Tennis Court Lighting
Creating a lighting system that produces excellent ball visibility for players
luminaires continue to gain popularity for the lighting of tennis courts.
The advantages of using a lighting system such as the Courtsider by LSI
include: precise light control, minimum light spillage, reduced glare to
players, and appealing aesthetics.
While systems like the Courtsider have many benefits, improper application can cause problems; therefore, it is important to employ specific criteria when designing a system. Keep in mind that the primary objective of a tennis lighting system is to light the ball in its flight path across the court. Frequently, the only method utilized to evaluate the lighting system is the amount of light on the court surface or 36" above the court. However, this method will not in itself insure proper lighting performance. The player waiting to return the ball sees the vertical surface of the ball facing him. Therefore, the side of the ball the player is viewing must be sufficiently illuminated. The illuminance on this vertical plane is more critical than the amount of light on the court surface.
Most times, insufficient light on the ball is caused by improper pole location. A single court with two poles on each side (4 total) is shown in Figure 1. This arrangement does not provide acceptable illuminance on the ball in the essential areas. Since most players are likely to position themselves at or near the baseline, lighting the ball in this area is critical. With the four pole layout in Figure 1, the player will have difficulty seeing because there is no light on the side of the approaching ball that he is viewing. The side of the ball is sufficiently lit between the pole locations, but becomes dark once it passes the pole location in its flight path toward the baseline. In other words, the direction of the light in relation to the player's position will determine how well the ball is seen. Although the horizontal surface of the court may be illuminated evenly in Figure 1, the flight path of the ball is not. Adding more fixtures or raising the pole height does not correct the problem, since the cause is improper quantity and positioning of the poles.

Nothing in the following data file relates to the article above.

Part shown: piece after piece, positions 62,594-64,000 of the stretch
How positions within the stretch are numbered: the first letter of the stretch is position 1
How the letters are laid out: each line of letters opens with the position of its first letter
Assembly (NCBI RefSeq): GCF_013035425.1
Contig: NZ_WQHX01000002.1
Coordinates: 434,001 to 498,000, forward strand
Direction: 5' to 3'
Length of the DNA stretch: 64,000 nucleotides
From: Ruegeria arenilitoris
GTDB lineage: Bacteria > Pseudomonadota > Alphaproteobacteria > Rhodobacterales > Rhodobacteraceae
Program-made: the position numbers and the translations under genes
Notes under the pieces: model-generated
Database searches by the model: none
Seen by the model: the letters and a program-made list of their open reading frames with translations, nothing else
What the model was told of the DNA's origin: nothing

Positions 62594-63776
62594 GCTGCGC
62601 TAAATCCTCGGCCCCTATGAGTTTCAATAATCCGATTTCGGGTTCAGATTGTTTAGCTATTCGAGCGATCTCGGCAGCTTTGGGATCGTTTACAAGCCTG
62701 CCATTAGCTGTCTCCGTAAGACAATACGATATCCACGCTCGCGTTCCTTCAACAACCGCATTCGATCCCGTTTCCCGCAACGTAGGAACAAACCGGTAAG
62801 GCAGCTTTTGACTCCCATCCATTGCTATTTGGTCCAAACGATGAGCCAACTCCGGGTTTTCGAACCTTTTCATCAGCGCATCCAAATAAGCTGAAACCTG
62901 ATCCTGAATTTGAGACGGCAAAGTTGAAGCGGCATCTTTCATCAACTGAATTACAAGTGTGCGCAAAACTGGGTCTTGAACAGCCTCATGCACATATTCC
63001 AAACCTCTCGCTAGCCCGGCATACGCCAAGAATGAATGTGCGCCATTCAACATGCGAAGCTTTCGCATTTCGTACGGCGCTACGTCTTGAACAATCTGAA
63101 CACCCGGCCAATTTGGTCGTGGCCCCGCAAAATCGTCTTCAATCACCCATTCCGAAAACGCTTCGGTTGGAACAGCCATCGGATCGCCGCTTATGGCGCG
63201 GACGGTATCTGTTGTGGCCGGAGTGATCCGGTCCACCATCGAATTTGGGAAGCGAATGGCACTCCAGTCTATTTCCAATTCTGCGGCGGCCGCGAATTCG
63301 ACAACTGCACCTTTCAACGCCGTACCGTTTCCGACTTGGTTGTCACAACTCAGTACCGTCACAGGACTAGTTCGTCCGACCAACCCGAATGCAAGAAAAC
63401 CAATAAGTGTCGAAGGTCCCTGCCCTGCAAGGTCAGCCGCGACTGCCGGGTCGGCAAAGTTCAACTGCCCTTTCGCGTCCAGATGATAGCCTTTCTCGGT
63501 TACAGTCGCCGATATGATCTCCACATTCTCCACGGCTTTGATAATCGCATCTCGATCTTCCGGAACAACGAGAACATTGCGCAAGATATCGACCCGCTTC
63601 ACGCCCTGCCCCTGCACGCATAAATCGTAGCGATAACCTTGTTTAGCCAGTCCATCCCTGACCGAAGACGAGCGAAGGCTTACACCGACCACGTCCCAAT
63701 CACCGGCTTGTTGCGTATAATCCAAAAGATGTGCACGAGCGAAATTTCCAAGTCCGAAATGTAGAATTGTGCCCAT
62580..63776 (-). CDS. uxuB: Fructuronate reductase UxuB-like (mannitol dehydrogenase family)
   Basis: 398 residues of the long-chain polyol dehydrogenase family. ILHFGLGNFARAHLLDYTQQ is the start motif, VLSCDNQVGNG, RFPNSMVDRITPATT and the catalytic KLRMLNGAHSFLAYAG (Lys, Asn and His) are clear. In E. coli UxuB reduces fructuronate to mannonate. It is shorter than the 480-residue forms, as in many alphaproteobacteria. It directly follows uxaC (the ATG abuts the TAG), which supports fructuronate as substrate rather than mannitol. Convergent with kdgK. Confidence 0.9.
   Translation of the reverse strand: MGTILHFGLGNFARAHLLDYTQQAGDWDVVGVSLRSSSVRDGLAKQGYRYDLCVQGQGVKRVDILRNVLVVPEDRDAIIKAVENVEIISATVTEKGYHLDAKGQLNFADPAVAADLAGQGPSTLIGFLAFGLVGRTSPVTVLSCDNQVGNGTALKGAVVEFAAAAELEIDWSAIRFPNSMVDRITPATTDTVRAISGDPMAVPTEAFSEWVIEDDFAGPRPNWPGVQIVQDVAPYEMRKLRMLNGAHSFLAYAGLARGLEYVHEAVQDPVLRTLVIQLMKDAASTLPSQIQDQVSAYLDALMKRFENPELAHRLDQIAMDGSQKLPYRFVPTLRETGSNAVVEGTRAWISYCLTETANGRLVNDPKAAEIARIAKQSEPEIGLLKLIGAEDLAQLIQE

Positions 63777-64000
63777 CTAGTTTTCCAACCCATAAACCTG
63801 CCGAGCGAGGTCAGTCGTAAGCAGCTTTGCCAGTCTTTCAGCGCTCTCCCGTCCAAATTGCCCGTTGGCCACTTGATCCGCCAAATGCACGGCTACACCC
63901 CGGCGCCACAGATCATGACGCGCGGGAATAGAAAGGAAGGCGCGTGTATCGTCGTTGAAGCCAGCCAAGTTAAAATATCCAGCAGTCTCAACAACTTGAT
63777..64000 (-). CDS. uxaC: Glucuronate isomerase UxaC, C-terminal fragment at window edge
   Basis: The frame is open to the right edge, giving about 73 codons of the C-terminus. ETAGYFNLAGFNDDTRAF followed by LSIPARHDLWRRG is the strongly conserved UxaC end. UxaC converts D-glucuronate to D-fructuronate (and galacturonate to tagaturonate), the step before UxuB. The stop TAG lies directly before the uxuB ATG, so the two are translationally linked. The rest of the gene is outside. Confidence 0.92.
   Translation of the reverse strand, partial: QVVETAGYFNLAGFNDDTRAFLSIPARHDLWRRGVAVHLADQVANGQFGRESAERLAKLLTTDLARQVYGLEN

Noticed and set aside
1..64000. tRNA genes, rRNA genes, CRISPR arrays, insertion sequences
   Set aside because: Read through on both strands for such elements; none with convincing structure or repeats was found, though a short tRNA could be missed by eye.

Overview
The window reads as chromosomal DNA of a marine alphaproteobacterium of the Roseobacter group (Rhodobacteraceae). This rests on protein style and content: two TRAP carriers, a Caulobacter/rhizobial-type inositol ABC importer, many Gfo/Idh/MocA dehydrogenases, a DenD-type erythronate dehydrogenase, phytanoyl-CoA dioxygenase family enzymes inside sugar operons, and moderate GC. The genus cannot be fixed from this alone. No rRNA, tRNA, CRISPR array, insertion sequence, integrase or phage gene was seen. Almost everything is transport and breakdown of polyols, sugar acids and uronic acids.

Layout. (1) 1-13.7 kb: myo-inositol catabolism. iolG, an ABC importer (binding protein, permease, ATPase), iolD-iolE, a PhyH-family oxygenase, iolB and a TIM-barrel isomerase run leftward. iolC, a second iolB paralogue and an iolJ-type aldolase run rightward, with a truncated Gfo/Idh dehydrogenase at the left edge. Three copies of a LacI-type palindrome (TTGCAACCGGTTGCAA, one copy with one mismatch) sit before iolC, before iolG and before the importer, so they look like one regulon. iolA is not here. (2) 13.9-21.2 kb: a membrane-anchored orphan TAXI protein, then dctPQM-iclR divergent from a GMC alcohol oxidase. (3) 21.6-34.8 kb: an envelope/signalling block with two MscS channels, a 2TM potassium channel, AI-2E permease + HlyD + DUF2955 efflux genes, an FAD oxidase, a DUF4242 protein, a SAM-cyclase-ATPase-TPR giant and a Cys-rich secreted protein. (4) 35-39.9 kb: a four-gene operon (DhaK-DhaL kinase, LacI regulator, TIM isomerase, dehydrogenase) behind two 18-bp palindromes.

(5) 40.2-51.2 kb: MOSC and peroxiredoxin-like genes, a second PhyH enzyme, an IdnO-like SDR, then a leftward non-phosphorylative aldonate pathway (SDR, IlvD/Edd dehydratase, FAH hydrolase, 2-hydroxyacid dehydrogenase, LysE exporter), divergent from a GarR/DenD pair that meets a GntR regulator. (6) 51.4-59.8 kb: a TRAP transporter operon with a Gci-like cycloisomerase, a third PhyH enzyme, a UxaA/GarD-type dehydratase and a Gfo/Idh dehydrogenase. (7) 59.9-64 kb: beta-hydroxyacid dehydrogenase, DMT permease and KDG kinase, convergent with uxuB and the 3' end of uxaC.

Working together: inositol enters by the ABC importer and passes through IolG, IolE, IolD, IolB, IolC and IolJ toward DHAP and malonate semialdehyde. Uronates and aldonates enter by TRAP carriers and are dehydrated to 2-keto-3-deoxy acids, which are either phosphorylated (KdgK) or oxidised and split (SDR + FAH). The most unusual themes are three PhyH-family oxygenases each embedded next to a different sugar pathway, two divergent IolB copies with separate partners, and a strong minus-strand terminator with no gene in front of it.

Figure 2 illustrates the same court with four poles per side (8 total). Now the ball is effectively lit in the viewing directions of the player over the entire court. The pole locations behind the base-lines project light from in back of the player towards the direction of the approaching ball. He can now see the critical vertical ball surface to make a return shot. This example fulfills both requirements of superior tennis court lighting, illuminating the flight path of the ball and the court surface.
Using new computer generated imaging capabilities, LSI is able to simulate the illumination on the ball. Figure 3 illustrates the four pole installation shown previously in Figure 1. Looking at the ball as it appears over the closest baseline, it is possible to see a severe shadow on the side facing the player. This further demonstrates the improper pole location. Figure 4 simulates the eight pole layout and demonstrates a significant improvement in lighting the ball surface over the baseline. Since light is coming from behind the player, the shadow is eliminated.
When evaluating tennis court lighting in the future, the primary concern should be how well the ball is illuminated, not just the court surface. Choosing a system like the Courtsider by LSI, and applying it properly will produce an installation that players will enjoy using at night.
"When you play with the best, you are the winner."